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Star-nosed moles might be the most interesting mammals on Earth

The star-nosed mole is one of the more bizarre-looking creatures to inhabit this planet, and after decades of research on this species, scientists have uncovered many unique traits to go along with its unique face.

For example, star-nosed moles eat faster than any other mammal on the planet. They can identify and eat food – which mainly consists of bugs – in less than two-tenths of a second. They only take 8 milliseconds to decide whether an object is edible or not, essentially making them a furry bug vacuum.

What allows them to make these identifications so rapidly is the extremely efficient operation of their nervous system. Researchers have found that the star-nosed mole’s neurons fire information from the environment to the animal’s brain at speeds approaching the physiological limit in organisms.

The star on their nose is ground zero for this fantastic nervous system. It happens to be the most sensitive touch organ known in any mammal, containing more than 100,000 nerve fibers – which is five times the number of “touch” fibers in the human hand. “The star skin is so sensitive that we have not been able to determine the lowest threshold for activating neurons,” says Kenneth Catania of Vanderbilt University.

In fact, from a neurological perspective, their sense of touch is strikingly similar to our sense of sight. The center of the star organ contains a small area called the touch fovea, which the mole relies upon for extremely detailed exploration. The touch fovea is neurologically organized in a way that almost mirrors how our visual system is organized. “These parallels suggest there are common strategies by which evolution ‘builds’ high-resolution sensory systems, whether they are based on sight or on touch,” explains Catania.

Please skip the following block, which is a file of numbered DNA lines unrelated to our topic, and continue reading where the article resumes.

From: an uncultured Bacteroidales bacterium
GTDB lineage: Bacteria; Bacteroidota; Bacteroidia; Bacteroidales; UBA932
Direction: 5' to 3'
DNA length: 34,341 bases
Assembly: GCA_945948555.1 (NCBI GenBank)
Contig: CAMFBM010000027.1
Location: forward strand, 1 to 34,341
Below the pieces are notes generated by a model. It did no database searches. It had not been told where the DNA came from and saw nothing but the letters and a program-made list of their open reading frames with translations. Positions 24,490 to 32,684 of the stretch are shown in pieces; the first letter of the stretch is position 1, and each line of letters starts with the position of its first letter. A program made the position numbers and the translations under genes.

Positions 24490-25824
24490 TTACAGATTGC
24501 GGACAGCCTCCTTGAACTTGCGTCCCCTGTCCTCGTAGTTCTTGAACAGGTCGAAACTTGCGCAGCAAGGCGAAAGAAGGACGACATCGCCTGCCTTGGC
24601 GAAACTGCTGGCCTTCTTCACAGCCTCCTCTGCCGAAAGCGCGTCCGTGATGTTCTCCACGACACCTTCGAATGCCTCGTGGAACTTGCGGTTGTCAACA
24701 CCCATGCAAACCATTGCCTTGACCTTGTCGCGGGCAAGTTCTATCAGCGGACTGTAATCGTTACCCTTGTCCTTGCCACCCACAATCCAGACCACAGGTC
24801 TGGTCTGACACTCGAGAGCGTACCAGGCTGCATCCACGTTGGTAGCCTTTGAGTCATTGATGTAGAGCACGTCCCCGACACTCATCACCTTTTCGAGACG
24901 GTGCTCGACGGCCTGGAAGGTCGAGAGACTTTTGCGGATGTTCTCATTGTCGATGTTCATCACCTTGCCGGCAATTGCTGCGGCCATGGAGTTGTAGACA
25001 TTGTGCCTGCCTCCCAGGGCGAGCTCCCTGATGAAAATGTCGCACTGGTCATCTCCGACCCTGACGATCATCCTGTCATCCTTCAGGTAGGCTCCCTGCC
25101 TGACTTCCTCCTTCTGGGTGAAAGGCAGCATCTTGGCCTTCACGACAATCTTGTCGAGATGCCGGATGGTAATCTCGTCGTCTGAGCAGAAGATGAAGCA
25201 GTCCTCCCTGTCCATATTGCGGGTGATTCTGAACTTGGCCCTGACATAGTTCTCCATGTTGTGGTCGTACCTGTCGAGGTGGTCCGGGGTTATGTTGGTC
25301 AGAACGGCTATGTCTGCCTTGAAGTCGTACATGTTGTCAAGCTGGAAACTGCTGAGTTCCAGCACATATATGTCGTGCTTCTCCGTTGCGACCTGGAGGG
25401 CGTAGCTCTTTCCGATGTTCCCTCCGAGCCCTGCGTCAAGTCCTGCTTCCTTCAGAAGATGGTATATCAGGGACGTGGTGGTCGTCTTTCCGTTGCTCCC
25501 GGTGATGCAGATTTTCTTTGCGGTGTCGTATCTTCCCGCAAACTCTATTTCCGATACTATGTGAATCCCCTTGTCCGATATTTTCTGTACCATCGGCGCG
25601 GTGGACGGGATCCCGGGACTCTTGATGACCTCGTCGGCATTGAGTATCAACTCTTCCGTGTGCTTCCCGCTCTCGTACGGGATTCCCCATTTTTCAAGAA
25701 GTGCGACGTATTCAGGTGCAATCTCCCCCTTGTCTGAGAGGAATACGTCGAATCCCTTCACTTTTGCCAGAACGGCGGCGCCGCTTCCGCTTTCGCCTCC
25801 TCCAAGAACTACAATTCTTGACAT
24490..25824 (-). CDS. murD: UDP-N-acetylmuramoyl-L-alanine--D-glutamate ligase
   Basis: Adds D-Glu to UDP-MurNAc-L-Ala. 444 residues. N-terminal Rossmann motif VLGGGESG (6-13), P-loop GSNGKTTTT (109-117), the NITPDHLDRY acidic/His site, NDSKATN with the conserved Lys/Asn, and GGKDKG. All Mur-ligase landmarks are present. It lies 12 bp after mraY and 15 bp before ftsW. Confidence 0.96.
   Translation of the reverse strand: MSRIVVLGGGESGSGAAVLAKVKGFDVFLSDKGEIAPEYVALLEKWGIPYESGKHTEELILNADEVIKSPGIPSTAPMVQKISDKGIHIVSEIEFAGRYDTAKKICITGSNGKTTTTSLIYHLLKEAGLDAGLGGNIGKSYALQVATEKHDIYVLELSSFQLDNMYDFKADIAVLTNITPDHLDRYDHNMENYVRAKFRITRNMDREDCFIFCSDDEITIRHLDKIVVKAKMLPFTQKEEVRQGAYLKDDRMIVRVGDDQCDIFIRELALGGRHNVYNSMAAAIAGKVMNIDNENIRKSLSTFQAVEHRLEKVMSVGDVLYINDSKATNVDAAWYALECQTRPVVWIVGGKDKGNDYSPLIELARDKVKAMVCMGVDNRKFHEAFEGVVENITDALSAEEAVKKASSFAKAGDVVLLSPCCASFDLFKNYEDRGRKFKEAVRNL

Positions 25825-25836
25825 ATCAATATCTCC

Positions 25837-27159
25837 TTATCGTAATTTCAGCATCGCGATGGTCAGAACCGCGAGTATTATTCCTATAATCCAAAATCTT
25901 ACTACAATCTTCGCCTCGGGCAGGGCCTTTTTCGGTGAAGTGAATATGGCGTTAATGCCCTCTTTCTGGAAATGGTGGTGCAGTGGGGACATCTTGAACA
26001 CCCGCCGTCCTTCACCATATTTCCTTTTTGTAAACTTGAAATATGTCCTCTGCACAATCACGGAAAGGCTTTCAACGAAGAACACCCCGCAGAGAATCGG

These crazy creatures are also the only known mammals that are able to smell underwater. They often dive and swim for their food, blowing bubbles into the water and re-inhaling them through their nose in order to smell for prey.

All of these unique facts are what set star-nosed moles apart from almost any other mammal on Earth. Further research into their unique nervous system may also help increase our understanding of how our own nervous and visual systems work. While this species may not win any beauty pageants, it seems to be more than happy just eating bugs at supersonic speed.

By Connor Ertz, Staff Writer

Source: Experimental Biology 2017

Photo Credit: Ken Catania

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